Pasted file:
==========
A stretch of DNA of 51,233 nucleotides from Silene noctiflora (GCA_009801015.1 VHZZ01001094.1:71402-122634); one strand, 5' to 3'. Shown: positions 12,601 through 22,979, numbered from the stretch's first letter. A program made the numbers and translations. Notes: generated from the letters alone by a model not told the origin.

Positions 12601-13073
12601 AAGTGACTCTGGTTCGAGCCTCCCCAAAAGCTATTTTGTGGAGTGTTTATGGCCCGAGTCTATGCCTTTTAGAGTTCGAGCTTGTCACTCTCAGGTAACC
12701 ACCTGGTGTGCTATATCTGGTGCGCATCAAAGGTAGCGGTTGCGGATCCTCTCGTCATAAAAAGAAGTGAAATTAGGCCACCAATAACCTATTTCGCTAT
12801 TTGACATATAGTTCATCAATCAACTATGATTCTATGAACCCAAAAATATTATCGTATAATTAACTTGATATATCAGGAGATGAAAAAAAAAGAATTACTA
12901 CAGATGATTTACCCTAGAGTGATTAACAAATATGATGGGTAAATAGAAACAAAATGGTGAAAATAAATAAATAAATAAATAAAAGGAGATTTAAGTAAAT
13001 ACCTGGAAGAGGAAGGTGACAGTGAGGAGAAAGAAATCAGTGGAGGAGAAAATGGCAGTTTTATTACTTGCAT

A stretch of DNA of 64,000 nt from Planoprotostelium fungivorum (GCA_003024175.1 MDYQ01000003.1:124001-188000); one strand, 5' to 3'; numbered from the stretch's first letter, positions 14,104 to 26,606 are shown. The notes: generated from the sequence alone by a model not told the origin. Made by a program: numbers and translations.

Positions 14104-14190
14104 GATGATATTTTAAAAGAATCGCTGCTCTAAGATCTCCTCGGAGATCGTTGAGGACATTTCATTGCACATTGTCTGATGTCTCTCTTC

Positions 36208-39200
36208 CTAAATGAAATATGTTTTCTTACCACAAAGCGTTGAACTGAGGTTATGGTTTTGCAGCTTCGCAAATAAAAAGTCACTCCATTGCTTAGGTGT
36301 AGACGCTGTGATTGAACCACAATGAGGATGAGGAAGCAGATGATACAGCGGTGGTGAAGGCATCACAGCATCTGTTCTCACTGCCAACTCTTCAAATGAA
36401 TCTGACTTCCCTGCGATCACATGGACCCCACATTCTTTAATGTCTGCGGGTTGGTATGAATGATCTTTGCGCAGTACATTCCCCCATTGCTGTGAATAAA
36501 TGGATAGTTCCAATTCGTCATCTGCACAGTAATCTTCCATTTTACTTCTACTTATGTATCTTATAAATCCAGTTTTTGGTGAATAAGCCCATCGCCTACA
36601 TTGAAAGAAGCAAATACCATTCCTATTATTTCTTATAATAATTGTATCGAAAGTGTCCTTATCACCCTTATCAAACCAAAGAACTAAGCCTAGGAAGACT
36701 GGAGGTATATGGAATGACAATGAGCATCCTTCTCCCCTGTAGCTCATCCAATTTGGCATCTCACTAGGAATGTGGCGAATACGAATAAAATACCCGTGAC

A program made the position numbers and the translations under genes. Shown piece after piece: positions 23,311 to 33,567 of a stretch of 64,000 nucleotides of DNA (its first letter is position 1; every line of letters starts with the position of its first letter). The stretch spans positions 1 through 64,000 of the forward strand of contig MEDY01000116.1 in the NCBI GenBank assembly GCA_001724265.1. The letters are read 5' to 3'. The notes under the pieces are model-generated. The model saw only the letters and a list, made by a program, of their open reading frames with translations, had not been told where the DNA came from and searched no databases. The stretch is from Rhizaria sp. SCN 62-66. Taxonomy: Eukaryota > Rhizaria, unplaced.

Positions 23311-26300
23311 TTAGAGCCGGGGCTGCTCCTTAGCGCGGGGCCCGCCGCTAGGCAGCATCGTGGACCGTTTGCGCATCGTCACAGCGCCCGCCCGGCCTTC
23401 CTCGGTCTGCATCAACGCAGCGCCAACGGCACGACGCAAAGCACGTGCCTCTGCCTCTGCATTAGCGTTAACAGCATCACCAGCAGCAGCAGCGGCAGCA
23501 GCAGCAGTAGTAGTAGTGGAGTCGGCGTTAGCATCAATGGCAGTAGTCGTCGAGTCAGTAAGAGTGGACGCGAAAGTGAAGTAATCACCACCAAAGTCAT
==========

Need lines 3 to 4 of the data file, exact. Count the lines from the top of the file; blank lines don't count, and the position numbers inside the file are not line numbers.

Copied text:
12601 AAGTGACTCTGGTTCGAGCCTCCCCAAAAGCTATTTTGTGGAGTGTTTATGGCCCGAGTCTATGCCTTTTAGAGTTCGAGCTTGTCACTCTCAGGTAACC
12701 ACCTGGTGTGCTATATCTGGTGCGCATCAAAGGTAGCGGTTGCGGATCCTCTCGTCATAAAAAGAAGTGAAATTAGGCCACCAATAACCTATTTCGCTAT